I agree that Sprint should stop trying to take over so much control of the units and leave that up to the manufactures. Sprint should allow as many hardware players into the game as possible.

    Microsoft got big by leaving the hardware to others and allowing IBM-PC clones to flood the market. Sprint should allow more phone makers to flood their market and make access to them easy.
  17. #117  
    Originally posted by SeldomVisitor Sprint TREO users may have higher "minute" plans, but the data is essentially "free". Handspring told us (repeatedly) in their financial docs that flatrate plans such as Sprint's HARM TREO sales since they do not allow the ARPU (Average Revenue Per User) to be differentiated by data use - a cheap data-using phone supplies no less money to Sprint than an expensive one.

    In fact, it is in Sprint's (and all other carriers') best interests to do exactly what T-Mobile is apparently doing - allow palmOne (or ANY high-end low-sales-volume device manufacturer) to sell their phones via a link from T-Mobile's web site, support the device only minimally and pass more thorough support back to palmOne, and literally take no other financial risk (that is, don't BUY any TREOs (or other high-end etc) but simply allow them to be sold via a really cheap URL link).

    The nearterm future, especially with Verizon et al, should be interesting - T-Mobile may have started a trend.

    (from my POV this makes so much financial sense that I can't believe the other carriers haven't already noticed it and are at the very least discussing it)

    Sprint has effectively leveraged their relationship with Handspring to grab customers from other carriers. Their $15 unlimited data is still untouchable.

    I doubt any plans other than flat rate ones will be considered by anyone with a smartphone these days. We aren't talking about just sending a few emails on a "regular" phone anymore.

    If carriers were to move phone sales and support to hardware manufacturers, who would be responsible for ensuring the phones worked properly with the systems? Who would provide support? This sounds like it would open up a can of worms.
  18. #118  
    Originally posted by The Ugly Truth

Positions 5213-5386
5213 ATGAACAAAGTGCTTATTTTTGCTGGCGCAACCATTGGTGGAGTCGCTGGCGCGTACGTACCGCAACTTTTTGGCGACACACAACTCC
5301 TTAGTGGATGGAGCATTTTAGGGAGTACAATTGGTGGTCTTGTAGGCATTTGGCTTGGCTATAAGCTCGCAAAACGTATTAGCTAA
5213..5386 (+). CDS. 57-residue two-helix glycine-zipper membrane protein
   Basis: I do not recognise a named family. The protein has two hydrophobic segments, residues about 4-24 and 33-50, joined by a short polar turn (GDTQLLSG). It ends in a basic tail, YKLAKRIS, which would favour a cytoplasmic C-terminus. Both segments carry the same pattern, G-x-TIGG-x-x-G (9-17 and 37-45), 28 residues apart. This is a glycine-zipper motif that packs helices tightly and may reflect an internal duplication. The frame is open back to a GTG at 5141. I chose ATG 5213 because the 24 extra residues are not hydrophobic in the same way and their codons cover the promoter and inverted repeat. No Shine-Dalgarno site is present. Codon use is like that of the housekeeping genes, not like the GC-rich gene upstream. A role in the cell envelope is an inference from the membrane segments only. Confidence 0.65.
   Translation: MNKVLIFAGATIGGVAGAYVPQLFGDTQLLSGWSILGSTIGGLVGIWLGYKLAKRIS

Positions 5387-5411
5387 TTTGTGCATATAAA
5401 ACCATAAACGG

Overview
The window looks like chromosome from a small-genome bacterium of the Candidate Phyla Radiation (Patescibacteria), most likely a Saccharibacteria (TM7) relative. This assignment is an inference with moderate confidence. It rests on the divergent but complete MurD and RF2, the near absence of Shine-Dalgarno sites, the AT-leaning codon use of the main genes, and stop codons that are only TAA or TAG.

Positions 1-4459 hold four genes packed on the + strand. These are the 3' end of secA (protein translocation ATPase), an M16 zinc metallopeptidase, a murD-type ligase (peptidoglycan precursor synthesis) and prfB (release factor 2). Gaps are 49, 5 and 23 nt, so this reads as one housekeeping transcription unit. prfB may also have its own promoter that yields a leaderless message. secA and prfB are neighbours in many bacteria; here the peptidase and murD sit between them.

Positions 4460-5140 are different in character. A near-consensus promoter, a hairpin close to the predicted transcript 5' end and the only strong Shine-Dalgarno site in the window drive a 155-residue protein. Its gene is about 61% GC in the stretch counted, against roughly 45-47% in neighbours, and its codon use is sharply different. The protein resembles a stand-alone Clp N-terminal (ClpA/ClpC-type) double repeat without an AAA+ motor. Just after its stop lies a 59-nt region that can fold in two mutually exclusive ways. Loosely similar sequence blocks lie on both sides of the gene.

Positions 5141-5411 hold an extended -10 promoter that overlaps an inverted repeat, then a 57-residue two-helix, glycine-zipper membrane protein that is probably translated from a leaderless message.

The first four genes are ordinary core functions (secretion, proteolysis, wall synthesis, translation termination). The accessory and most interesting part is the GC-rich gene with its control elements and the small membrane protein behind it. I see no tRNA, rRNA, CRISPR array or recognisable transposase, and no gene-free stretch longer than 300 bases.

Sprint has effectively leveraged their relationship with Handspring to grab customers from other carriers. Their $15 unlimited data is still untouchable.

    I doubt any plans other than flat rate ones will be considered by anyone with a smartphone these days. We aren't talking about just sending a few emails on a "regular" phone anymore.

    If carriers were to move phone sales and support to hardware manufacturers, who would be responsible for ensuring the phones worked properly with the systems? Who would provide support? This sounds like it would open up a can of worms.
    The $15 data service is only the beginning....

    If you sign a new contract for 2,000 minutes and nationwide roaming for $105 a month, they will throw in the $15 data plan for NO CHARHGE and another FREE web enabled camera phone and allow you to share the 2,000 minutes with no charge. And Sprint to Sprint calls is free. Free after 7 PM.
  19. #119  
    Originally posted by zipmitz


    The $15 data service is only the beginning....

    If you sign a new contract for 2,000 minutes and nationwide roaming for $105 a month, they will throw in the $15 data plan for NO CHARHGE and another FREE web enabled camera phone and allow you to share the 2,000 minutes with no charge. And Sprint to Sprint calls is free. Free after 7 PM.
    Here's my delima:

    I already get 2000 anytime minutes, unlimited data, add a phone (minutes being shared with a 2nd phone), and free PCS to PCS calls all for only $85 a month. Via a plan they offered back when the Treo 300 first came out. I'm not starting any new agreement with Sprint, because all of them are worse than what I already have. (And since my contract commitmet has ended, they'll give me 5% off my current plan if I commit to just staying with Sprint another year.) That $105 deal looks good to new customers, but for me that's an extra $20 a month (not including tax and other fees). It would be an extra $240 a year. No sense in me getting a new plan to save $150 . So for me its all about getting a new Treo 600 for as cheap as possible without any new agreement and just using it on my current plan in place of the Treo 300 already being used.

    So I'm one who did not take Handspring's early bird deal and wanted to try and hold out on a bigger price break. Problem for me now though is that my Treo 300 is getting really old and it's battery is not doing so well either. An upgrade deal from Sprint would be exactly what I was waiting for. I really wanted to wait till I could get a Treo 600 for $250 sometime way in the future, but given my need to get something to replace this near dead Treo 300 I could do $299. Heck even if there is no great December specials from anyone I may have to give in, bite the bullet and buy from whoever I can get anything off from.
  20. #120  
    Hi, I have a question regarding the Amazon and Sprint rebate coupons.

    I just ordered the T600 from Amazon and printed the two sets of rebate coupons ($150 Sprint & $200 Amazon) from the Amazon site. Maybe I'm being too paranoid, but the small print on the Sprint rebate requires the "original certificate" (i.e. rebate coupon) and further states "NO PHOTOCOPIES WILL BE ACCEPTED".

    Will printouts of the certificate from Amazon's site qualify as "original"?

    Also, the Amazon rebate coupon states that a 1st month
    Sprint bill must be submitted with their coupon by 1/30/2004. If the Treo 600's won't even arrive until 1/14/2004, there's really not much of a chance that anybody will be able to submit the Amazon rebate with the 1st month's bill.

    Anybody have any experience with Amazon and Sprint regarding these circumstances?

    TIA!